else
            {
                EventHandler<object> onComplete = null;
                onComplete = (s, e) => {
                    storyboard.Completed -= onComplete; 
                    tcs.SetResult(true); 
                };
                storyboard.Completed += onComplete;
                storyboard.Begin();
            }
            return tcs.Task;
        }
    }
}

Note: This code is written for WinRT. If you want to use this for Silverlight or WPF, just change ‘Eventhandler<object>’ to ‘EventHandler’.

Tags:

Windows Phone | WPF | Windows Runtime | Silverlight | XAML

Code snippet for reading files in a Windows Store App

by Morten 1. September 2012 10:58

Here’s a little useful code snippet for opening up a file stream from either you local data store, or from the application folder in a Windows Store/WinRT/Metro/[insert name of the day] app:

using System;
using System.IO;
using System.Threading.Tasks;
using Windows.Storage;
using Windows.Storage.Streams;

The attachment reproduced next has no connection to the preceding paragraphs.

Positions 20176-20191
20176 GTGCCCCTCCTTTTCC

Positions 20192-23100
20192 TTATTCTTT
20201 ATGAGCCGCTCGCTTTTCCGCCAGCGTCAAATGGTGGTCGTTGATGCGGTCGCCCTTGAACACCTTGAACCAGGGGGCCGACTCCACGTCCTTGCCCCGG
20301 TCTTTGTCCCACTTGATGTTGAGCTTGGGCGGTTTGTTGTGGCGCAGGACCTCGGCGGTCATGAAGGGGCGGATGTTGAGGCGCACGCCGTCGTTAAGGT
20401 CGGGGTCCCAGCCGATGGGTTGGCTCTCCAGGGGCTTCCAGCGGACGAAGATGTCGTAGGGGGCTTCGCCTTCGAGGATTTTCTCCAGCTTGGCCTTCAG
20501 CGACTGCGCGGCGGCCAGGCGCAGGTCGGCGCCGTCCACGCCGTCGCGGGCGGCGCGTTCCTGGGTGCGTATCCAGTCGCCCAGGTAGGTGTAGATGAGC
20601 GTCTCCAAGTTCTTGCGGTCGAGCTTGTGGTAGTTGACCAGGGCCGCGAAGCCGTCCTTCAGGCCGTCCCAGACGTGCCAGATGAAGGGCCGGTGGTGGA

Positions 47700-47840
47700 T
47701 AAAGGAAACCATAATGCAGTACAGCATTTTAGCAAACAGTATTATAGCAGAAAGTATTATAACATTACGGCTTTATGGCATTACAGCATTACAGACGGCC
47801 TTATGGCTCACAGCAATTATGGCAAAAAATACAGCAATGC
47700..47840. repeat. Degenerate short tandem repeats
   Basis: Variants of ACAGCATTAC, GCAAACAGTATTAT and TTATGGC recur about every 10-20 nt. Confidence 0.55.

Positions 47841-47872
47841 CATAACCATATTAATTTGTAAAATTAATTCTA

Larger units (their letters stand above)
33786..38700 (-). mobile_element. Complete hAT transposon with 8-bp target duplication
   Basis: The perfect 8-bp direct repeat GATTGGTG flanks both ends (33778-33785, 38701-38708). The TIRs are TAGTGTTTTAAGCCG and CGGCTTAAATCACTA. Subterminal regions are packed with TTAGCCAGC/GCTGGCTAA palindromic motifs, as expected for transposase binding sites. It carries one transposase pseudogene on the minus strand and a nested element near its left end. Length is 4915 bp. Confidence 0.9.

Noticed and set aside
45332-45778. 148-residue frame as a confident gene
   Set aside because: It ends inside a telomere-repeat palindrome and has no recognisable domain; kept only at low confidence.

using System.Runtime.InteropServices.WindowsRuntime;
//[...]
public static async Task<Stream> ReadFile(string filename)
{
    StorageFolder folder = null;
    if (filename.StartsWith("ms-appx:///"))
    {
        filename = filename.Substring(11);
        folder = Windows.ApplicationModel.Package.Current.InstalledLocation;
    }
    else
    {
        folder = Windows.Storage.ApplicationData.Current.LocalFolder;
    }
    while (filename.Contains("/"))
    {
        var foldername = filename.Substring(0, filename.IndexOf('/'));
        filename = filename.Substring(foldername.Length + 1);
        folder = await folder.GetFolderAsync(foldername).AsTask().ConfigureAwait(false);
    }
    var file = await folder.GetFileAsync(filename);
    IInputStream stream = await file.OpenReadAsync();
    DataReader reader = new DataReader(stream);
    return await file.OpenStreamForReadAsync();
}

This allows you to get access to a stream from your application. Ie. if you have a file called “About.txt” in your project inside the folder “Assets” (remember to set build action to ‘content’), you would access it like this:

using (var stream = await ReadFile("ms-appx:///Assets/About.txt"))
{
    //TODO
}

Note that the ms-appx:/// is the standard prefix for a uri to files within the application folder. If you want to get access to a file in your app data folder, just leave this off.

Tags: